Your changing definition of risk in retirement

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Your changing definition of risk in retirement

During your accumulation years, you may have categorized your risk as “conservative,” “moderate,” or “aggressive,” and that guided how your portfolio was built. Maybe you concerned yourself with finding the “best-performing funds,” even though you knew past performance does not guarantee future results.

What occurs with many retirees is a change in mindset — it’s less about finding the “best-performing fund” and more about consistent performance.

It may be less about a risk continuum — that stretches from conservative to aggressive — and more about balancing the objectives of maximizing your income and sustaining it for a lifetime.

Graphic by Morningstar

You may even find yourself willing to forego return potential for steady income. A change in your mindset may drive changes in how you shape your portfolio and the investments you choose to fill it. Let’s examine how this might look at an individual level.

Still Believe. During your working years, you understood the short-term volatility of the stock market but accepted it for its growth potential over longer time periods. You’re now in retirement and still believe in that concept. In fact, you know stocks remain important to your financial strategy over a 30-year or more retirement period.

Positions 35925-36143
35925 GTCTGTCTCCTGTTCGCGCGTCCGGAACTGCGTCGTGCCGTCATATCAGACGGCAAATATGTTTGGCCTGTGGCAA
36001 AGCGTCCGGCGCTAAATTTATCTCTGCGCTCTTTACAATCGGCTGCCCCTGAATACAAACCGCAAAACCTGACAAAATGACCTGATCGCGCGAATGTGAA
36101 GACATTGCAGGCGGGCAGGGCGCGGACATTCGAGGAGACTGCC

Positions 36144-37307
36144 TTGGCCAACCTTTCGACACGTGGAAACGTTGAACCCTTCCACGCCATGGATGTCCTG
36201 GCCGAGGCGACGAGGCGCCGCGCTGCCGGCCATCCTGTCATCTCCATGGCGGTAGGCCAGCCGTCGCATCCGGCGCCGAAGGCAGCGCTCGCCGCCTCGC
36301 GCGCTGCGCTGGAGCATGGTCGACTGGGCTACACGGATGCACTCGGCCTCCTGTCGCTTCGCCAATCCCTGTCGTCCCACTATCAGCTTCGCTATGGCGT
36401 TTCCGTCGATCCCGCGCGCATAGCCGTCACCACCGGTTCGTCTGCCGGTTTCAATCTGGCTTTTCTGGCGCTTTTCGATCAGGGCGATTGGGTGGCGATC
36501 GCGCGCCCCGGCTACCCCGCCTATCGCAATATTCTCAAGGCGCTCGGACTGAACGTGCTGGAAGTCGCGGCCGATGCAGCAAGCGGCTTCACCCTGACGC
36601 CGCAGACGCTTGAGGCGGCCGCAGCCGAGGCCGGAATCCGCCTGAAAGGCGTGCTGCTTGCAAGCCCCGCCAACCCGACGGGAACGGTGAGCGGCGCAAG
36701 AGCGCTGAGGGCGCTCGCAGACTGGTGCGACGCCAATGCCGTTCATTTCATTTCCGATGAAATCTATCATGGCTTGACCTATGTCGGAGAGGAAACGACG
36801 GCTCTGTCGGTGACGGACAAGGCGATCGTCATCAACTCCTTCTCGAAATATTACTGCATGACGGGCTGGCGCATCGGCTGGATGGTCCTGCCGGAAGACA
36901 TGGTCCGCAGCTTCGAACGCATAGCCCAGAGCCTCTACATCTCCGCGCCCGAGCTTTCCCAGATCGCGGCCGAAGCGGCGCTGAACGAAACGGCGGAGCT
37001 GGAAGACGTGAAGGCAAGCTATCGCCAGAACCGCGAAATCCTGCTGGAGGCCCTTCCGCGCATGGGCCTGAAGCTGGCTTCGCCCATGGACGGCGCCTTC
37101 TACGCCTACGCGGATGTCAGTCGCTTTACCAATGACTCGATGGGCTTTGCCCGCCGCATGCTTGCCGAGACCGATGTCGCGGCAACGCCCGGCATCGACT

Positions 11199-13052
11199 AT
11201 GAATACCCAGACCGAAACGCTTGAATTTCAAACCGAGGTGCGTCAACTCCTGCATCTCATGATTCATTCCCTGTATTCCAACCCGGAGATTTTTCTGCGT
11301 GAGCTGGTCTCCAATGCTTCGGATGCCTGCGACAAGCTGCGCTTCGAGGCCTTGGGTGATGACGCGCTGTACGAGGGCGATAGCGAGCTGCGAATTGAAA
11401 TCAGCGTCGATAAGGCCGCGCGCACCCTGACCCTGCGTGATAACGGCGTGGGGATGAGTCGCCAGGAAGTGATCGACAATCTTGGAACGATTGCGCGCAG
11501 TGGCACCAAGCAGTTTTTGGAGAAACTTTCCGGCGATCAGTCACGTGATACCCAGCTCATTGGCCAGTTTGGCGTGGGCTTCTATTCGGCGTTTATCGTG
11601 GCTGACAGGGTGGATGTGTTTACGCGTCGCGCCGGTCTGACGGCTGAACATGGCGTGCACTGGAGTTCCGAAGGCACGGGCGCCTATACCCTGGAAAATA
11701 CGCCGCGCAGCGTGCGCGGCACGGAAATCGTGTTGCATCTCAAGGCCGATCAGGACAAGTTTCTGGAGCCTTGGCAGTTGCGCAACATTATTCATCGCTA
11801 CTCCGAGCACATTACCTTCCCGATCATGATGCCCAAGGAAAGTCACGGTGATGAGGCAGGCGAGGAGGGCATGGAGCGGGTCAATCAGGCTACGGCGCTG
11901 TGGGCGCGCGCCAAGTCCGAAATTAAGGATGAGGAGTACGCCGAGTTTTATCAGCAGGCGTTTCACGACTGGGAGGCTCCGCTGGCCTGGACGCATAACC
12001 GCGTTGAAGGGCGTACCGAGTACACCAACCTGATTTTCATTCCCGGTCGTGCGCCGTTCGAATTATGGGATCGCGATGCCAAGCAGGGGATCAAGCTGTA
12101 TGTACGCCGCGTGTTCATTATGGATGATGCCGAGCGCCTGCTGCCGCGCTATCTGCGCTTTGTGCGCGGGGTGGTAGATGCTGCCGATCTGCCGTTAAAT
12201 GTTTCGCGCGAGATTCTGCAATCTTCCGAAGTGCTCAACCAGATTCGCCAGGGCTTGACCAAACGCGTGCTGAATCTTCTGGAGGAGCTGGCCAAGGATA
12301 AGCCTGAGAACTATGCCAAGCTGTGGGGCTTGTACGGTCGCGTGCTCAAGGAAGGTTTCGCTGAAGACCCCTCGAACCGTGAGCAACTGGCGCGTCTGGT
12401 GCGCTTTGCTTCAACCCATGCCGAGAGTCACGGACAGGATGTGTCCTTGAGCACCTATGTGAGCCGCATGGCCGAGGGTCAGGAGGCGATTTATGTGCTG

Photo by Josh Wilburne of Unsplash

But you’ve also come to understand that withdrawals from your investment portfolio have the potential to accelerate the depletion of your assets when investment values are declining.

How you define your risk tolerance may not have changed, but you understand the new risks introduced by retirement.

Consequently, it’s not so much about managing your exposure to stocks but considering new strategies that adapt to this new landscape. Keep in mind that the return and principal value of stock prices will fluctuate as market conditions change. And shares, when sold, may be worth more or less than their original cost.

Talking to an expert helps. No one can predict the future — and if they claim that they can, run away as fast as you can. Regardless of your background, a good financial plan considers your specific, unique background as well as your risk tolerance level

“A person’s perspective on time was far more influential than income, age, education, or gender when it came to personal finances.” People who think into the future focus on their savings compared to those with time horizons of less than a year.”

— Morningstar

The march of time affords us ever-changing perspectives on life, and that is never truer than during retirement.

Samuel J. Sweitzer
Samuel J. Sweitzer
Founder and President of Anson Analytics, Inc. - an RIA firm specializing in Research Based Investment Management for Corporate Retirement Plans and Private Investors. Sam is a Chartered Financial Analyst (CFA) and currently serves as Anson's Chief Investment Officer. Sam resides in South Metro Atlanta with his wife and two daughters.

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